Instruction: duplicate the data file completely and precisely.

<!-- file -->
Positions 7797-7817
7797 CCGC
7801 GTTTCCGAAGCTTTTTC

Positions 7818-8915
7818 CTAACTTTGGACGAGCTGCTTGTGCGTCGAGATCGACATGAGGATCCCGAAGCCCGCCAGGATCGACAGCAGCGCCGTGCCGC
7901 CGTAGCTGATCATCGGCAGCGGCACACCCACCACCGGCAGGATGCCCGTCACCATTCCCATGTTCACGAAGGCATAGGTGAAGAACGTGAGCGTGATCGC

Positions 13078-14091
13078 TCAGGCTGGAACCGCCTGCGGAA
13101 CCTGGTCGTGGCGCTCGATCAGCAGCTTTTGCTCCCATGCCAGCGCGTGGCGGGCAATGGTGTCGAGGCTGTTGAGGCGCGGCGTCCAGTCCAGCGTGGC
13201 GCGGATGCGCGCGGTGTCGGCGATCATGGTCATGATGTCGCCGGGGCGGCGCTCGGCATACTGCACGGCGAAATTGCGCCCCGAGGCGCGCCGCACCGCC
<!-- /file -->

Positions 7797-7817
7797 CCGC
7801 GTTTCCGAAGCTTTTTC

Positions 7818-8915
7818 CTAACTTTGGACGAGCTGCTTGTGCGTCGAGATCGACATGAGGATCCCGAAGCCCGCCAGGATCGACAGCAGCGCCGTGCCGC
7901 CGTAGCTGATCATCGGCAGCGGCACACCCACCACCGGCAGGATGCCCGTCACCATTCCCATGTTCACGAAGGCATAGGTGAAGAACGTGAGCGTGATCGC

Positions 13078-14091
13078 TCAGGCTGGAACCGCCTGCGGAA
13101 CCTGGTCGTGGCGCTCGATCAGCAGCTTTTGCTCCCATGCCAGCGCGTGGCGGGCAATGGTGTCGAGGCTGTTGAGGCGCGGCGTCCAGTCCAGCGTGGC
13201 GCGGATGCGCGCGGTGTCGGCGATCATGGTCATGATGTCGCCGGGGCGGCGCTCGGCATACTGCACGGCGAAATTGCGCCCCGAGGCGCGCCGCACCGCC